From the perspective of the men’s hockey team, the ECAC Hockey coaches must have missed something last year when they were voting for league awards. Netminder Ben Scrivens, now a junior, was overlooked in spite of numbers superior to many fellow netminders in the league.
“You look at [Scrivens’] statistics from last year, he had a great year,” said head coach Mike Schafer ’86. “I thought he was one of the best goalies in the ECAC if not the best.”
Scrivens led the league with a .930 save percentage and a 2.02 goals-against average while starting more games (32) than all but three other ECAC Hockey goalies. He was named ECAC Hockey Goalie of the Week after making a career-high 45 saves against Massachusetts on Nov. 30. His previous record of 36 saves had come on the big stage of Madison Square Garden against Boston University on Nov. 24.
Even with Scrivens, who was recognized as honorable mention All-Ivy, entrenched between the pipes, the Red has three other capable goalies pushing for playing time this season. Seniors Troy Davenport and Dan DiLeo and freshman Mike Garman have all proved their ability.
Garman is poised to be the Red’s goalie of the future. The rookie displays excellent fundamentals and is technically sound. He also has big game experience — last year he posted four shutouts, helping the Nanaimo Clippers to a British Columbia Hockey League regular season title.
DiLeo is an experienced backup who has been the Red’s third-string goalie each of the past three years. He saw his first collegiate action last year in the ECAC consolation game against Colgate March 21, when he posted three saves and allowed one goal in relief of Scrivens.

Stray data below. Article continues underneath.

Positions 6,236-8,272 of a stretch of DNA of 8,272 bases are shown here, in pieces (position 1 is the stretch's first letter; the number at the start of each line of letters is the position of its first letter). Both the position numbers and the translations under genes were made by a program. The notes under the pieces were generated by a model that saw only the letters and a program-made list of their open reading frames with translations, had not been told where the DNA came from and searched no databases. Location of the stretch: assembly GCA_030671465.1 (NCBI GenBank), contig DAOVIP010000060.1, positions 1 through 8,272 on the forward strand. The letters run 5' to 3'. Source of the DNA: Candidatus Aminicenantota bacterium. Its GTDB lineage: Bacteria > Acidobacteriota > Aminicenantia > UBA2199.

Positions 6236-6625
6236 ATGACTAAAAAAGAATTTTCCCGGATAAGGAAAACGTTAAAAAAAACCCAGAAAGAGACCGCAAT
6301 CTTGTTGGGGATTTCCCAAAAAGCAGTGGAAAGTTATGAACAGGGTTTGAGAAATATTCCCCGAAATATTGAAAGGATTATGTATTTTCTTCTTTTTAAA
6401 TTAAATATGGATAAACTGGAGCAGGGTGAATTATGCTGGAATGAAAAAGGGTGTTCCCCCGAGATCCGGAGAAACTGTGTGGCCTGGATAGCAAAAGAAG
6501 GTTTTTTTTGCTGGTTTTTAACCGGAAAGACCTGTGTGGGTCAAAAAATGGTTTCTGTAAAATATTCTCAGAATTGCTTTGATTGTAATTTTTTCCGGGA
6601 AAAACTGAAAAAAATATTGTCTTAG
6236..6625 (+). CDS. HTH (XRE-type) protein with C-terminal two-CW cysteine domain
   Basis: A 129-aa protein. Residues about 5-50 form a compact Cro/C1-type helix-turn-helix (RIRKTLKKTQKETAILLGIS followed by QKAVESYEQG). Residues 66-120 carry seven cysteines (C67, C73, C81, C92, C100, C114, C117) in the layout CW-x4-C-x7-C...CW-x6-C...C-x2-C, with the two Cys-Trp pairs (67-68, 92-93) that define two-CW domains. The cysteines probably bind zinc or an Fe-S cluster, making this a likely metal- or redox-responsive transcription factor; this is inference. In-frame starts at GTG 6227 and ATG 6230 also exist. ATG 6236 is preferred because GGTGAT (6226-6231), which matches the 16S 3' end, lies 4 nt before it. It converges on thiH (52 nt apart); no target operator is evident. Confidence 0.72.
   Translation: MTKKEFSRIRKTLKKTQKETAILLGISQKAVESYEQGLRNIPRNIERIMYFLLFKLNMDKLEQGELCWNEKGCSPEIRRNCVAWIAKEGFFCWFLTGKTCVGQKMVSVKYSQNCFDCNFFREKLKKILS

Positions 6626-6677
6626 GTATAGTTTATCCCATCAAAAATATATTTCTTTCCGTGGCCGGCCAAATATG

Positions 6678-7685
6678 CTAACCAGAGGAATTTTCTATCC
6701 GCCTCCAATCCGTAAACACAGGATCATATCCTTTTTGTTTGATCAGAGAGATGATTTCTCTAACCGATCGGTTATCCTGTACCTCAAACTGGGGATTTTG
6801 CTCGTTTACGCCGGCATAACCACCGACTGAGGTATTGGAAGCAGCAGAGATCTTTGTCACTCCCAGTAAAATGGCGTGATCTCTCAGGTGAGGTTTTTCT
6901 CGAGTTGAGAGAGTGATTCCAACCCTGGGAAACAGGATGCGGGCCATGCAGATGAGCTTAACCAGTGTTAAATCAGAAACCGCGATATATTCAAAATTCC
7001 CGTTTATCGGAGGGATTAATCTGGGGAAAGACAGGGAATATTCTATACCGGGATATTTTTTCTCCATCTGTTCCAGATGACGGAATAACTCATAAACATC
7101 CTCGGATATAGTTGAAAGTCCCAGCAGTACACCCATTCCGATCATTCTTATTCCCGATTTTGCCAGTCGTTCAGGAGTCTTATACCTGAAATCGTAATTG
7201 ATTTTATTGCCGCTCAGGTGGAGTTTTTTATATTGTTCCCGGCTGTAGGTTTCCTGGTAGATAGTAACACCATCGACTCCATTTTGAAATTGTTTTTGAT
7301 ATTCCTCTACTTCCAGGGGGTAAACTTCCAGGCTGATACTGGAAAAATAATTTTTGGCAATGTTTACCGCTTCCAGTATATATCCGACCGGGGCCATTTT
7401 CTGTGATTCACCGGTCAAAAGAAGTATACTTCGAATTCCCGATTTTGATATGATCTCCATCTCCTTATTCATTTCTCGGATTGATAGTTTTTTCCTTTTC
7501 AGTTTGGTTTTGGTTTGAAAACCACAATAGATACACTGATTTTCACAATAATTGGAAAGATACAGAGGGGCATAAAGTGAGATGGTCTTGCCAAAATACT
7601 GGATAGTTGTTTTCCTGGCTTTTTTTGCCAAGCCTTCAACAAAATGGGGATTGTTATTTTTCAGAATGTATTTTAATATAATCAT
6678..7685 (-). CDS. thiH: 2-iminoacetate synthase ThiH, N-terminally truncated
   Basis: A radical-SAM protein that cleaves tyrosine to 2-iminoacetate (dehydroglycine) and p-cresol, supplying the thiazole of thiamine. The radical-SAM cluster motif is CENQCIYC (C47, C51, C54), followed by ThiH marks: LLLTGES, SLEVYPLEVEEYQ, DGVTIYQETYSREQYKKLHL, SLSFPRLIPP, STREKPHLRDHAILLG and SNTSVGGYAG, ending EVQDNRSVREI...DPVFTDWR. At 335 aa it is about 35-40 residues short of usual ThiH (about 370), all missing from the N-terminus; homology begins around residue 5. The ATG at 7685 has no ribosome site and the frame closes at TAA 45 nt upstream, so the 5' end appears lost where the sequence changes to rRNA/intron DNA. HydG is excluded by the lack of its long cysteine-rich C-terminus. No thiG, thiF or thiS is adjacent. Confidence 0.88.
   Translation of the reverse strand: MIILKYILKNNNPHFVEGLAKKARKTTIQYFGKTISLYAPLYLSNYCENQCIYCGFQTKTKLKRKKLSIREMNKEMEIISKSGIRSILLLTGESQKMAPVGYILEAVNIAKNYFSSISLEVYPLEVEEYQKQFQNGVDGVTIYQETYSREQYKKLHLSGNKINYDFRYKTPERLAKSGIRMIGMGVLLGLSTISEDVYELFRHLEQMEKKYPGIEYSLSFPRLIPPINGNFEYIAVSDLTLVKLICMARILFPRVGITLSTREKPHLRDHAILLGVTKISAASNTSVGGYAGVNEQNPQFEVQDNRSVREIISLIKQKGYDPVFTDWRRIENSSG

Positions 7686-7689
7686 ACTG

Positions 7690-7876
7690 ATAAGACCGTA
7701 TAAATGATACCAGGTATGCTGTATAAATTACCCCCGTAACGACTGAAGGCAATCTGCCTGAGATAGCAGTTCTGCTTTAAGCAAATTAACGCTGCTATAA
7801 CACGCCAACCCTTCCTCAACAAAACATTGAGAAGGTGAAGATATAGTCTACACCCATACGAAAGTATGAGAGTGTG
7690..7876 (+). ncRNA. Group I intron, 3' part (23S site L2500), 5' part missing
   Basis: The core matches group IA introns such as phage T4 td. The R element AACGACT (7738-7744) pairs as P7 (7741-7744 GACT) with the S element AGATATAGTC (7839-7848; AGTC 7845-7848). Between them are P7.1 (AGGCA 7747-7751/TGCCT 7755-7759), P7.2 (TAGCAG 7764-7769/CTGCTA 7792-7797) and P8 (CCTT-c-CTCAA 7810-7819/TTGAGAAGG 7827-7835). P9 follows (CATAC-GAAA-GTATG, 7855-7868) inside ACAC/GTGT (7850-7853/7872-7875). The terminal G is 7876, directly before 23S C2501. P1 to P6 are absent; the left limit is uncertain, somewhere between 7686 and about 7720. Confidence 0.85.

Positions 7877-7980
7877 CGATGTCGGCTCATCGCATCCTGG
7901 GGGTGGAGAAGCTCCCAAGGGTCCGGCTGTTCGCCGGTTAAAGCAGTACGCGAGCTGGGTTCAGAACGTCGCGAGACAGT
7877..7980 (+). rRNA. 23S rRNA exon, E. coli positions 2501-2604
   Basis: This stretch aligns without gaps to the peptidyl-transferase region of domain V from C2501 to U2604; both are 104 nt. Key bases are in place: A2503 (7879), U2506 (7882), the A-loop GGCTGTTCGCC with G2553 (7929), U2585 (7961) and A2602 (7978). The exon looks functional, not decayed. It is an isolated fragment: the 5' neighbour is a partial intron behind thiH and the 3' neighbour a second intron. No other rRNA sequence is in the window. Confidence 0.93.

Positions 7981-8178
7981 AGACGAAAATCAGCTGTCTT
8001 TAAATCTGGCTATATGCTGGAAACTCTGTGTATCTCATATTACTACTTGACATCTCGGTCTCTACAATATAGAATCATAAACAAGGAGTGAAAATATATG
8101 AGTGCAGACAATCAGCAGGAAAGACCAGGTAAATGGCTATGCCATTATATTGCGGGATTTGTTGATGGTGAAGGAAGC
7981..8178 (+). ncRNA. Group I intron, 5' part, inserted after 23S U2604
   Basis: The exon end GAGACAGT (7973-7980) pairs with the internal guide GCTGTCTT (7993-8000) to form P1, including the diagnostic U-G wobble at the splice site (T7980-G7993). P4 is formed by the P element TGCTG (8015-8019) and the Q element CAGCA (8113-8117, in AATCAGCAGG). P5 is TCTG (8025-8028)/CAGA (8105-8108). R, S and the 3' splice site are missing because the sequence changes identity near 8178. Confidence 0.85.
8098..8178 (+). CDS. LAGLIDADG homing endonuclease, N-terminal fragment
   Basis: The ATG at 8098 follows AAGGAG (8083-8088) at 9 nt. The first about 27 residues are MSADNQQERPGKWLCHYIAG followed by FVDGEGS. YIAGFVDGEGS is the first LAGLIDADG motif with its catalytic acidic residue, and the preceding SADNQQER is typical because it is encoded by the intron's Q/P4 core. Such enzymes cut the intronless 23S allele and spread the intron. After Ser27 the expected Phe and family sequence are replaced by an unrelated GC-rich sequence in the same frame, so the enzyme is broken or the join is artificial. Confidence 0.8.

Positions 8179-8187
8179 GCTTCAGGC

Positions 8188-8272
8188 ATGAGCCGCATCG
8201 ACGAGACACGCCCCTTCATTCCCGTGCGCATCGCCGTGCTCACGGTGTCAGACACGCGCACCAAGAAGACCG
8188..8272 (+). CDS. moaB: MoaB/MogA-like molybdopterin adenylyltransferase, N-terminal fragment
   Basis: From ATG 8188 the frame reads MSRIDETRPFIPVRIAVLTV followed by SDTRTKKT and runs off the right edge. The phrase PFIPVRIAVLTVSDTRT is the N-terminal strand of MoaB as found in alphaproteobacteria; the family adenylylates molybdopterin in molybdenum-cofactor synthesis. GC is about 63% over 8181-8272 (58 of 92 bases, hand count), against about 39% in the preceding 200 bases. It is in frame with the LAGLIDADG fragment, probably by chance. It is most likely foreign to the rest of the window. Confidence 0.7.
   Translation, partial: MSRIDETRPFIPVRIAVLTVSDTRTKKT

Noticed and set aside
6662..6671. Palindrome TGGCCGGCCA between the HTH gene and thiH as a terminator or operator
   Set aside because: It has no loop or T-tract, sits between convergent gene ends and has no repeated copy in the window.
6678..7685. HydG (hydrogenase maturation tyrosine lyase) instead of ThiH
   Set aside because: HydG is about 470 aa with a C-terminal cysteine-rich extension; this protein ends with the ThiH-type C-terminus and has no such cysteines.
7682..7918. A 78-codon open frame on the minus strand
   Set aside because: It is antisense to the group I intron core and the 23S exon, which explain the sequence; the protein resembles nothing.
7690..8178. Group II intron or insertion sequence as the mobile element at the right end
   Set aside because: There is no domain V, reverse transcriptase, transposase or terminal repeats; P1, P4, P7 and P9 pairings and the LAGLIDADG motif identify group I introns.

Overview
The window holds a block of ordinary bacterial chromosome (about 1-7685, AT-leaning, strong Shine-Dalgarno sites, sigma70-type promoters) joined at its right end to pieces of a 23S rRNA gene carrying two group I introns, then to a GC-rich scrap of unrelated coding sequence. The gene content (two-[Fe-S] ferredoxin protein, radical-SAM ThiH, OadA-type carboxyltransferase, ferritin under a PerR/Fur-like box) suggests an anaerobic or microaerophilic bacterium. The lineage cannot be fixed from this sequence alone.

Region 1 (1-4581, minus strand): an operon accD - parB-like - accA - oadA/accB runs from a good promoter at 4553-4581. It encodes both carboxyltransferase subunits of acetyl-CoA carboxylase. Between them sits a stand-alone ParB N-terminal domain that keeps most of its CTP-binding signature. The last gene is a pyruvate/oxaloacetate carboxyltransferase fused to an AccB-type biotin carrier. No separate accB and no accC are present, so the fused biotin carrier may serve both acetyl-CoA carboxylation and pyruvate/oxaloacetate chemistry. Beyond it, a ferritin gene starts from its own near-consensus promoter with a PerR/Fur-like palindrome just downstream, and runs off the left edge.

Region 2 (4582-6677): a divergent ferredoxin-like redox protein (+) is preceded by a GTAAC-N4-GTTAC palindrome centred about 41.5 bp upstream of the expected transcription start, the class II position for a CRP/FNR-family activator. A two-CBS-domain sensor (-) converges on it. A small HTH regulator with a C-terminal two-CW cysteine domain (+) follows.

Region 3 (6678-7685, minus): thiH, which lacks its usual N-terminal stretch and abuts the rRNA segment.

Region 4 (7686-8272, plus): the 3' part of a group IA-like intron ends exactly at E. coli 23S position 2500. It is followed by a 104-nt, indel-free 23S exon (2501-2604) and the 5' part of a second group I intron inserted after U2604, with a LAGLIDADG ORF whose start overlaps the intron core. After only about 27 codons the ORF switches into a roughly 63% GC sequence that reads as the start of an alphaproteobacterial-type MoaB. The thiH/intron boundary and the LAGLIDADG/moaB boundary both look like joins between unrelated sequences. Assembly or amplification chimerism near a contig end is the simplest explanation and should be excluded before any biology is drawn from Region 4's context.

Davenport was the No. 1 Cornell goalie for the 2006-07 season and posted a .899 save percentage and a 2.43 goals-against average. Starting last season’s home opener against eventual league champ Princeton, he took the loss in a 3-2 defeat. During his sophomore season, Davenport showed flashes of dominance. He posted 27 saves in a shutout of Quinnipiac then followed that up with a 37-save performance against Princeton the next day.
Although Scrivens proved himself against numerous high-octane attackers last season, the team maintains that a player must prove himself week-in and week-out to retain the starting role. Should Scrivens lose his touch in the eyes of the coaches, Davenport is first in line to replace him.
“I wouldn’t say a lot changed [from the beginning of last season], the pressure is still there to perform in practice and in games,” Scrivens said. “If I stop performing, my job and all the work I did last year is out the window.”